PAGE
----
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Book Review

Simply Washington is simply wonderful

I have never made any qualms about saying how much I love Sunnyside, but it is important to remember that my affection for my city spreads to this beautiful state.

Simply Washington, a 46-page booklet available from the Washington Office of the Secretary of State, is a fantastic review of everything that makes this a great state.

From its agriculture to industry, its rich history to its seemingly endless potential, Simply Washington celebrates the land, the people and the ingenuity the drives the state forward.

Simply Washington was first published last year, but it is now available from the Washington Office of the Secretary of State website with numerous updates. The file is free to download and available to be used by anyone.

My favorite section of the booklet focuses on the history - from its pre-territorial days to statehood, Washington's rich history is succinctly detailed along with a 500-year timeline.

The book also reveals the long and complicated history behind the design for the official seal of the state of Washington as well as our state flag. Did you know the state did not adopt an official state flag until 1923, 34 years after Washington was admitted into the Union as a state?

More fascinating information from the book comes on the state symbol page. The state has 17 state symbols, with everything from the state song (Washington, My Home), to the state fossil (Columbian Mammoth).

The booklet also features a breakdown of the state government, detailing the process of making a law, the powers of the three branches, government departments and the innovated initiative and referendum process that gives citizens a powerful voice in state legislative measures.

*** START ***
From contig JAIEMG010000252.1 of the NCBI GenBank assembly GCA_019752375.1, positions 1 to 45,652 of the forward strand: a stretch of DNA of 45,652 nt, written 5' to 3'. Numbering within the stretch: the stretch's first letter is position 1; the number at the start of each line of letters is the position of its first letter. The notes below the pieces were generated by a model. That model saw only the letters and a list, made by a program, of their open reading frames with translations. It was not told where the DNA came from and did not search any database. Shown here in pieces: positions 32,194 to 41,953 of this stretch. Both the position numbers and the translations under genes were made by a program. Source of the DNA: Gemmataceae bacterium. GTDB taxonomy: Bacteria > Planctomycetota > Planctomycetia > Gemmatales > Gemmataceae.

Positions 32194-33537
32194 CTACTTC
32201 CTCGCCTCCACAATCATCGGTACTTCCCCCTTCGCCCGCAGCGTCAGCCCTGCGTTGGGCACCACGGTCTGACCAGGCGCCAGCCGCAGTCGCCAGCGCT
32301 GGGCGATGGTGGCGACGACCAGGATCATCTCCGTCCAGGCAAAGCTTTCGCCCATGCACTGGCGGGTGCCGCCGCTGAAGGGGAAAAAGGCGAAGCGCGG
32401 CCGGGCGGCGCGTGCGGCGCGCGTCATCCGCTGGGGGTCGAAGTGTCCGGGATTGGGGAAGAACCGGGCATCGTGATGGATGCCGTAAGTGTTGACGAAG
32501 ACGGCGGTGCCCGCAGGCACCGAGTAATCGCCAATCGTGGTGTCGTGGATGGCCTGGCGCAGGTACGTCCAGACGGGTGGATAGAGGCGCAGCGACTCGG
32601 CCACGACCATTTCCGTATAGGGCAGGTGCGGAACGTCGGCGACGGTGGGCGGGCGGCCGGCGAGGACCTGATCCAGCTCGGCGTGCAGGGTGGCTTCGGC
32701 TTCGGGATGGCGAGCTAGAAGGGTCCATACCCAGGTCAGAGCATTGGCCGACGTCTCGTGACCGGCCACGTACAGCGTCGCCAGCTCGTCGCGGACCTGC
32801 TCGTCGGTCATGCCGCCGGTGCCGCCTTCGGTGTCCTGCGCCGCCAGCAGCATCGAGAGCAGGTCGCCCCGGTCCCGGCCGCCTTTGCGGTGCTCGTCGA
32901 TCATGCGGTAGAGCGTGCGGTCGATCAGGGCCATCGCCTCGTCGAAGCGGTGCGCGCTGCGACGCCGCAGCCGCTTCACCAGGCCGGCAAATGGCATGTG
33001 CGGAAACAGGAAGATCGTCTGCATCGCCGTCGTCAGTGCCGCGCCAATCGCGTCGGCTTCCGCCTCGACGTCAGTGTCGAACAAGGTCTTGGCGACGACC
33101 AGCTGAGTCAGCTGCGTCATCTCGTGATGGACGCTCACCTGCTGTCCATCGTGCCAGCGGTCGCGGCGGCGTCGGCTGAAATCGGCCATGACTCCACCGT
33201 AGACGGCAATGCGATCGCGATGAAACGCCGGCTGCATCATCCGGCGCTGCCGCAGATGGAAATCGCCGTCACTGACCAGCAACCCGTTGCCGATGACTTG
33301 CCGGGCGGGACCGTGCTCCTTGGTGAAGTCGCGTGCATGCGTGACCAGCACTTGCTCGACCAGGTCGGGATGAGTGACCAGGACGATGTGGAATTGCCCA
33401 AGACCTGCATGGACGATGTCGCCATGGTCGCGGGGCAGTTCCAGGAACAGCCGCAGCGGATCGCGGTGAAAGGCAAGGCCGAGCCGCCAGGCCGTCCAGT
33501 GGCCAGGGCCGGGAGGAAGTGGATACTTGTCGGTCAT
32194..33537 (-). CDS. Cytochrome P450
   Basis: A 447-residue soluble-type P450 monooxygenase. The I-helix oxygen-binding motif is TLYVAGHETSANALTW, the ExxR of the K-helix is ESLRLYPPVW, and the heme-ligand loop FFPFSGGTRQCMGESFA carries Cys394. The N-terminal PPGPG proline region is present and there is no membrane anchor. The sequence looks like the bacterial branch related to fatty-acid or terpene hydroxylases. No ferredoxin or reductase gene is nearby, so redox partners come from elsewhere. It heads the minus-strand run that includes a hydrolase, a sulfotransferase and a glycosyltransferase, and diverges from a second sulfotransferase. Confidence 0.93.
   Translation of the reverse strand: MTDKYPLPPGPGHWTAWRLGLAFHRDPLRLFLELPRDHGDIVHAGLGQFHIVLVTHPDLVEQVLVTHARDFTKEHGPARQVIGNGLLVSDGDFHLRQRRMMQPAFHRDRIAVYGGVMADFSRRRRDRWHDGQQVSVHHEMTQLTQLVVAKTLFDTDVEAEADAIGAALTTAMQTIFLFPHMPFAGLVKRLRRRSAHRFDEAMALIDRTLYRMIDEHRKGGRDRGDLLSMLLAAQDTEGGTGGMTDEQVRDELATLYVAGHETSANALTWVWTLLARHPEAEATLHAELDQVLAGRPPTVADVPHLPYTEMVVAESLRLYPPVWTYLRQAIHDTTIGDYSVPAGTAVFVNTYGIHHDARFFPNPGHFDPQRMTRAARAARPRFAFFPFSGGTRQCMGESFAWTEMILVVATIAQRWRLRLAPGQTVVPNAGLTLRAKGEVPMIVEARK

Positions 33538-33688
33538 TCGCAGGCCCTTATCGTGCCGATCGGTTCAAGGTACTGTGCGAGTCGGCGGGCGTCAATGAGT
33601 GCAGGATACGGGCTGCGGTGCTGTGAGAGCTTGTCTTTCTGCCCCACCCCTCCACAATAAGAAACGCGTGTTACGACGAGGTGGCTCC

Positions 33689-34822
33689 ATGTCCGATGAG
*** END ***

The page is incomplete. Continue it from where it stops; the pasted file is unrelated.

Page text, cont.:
The book also celebrates the state's rich agricultural history, with several pages dedicated to apple growers, wheat farmers, dairymen and even Washington's budding wine industry.

The facts on Washington's agriculture range from the common (apples are the state's top commodity), to the lesser known (there are over 600 wineries in Washington and White Riesling is the top variety grown in the state).

Another good portion of Simply Washington focuses on the innovative strides Washington residents have made over its short history. The state's technology sector employs more than 380,000 people, the booklet reveals, and ranks first in the nation for creating new software companies.

As far as companies go, Amazon.com got its start in Washington state, along with Boeing, Costco, Microsoft, Nordstrom, Starbucks and Weyerhaeuser.

To put it simply, Simply Washington is a perfect little resource on all that makes this state unique. With only 46-pages to work with, there is a lot of information that is condensed and left out, but overall it represents the state well and would be perfect for sending to out-of-state friends or family, use in a classroom, or simply to enjoy on your own.

Simply Washington is available by visiting the Washington Office of the Secretary of State at www.sos.wa.gov.

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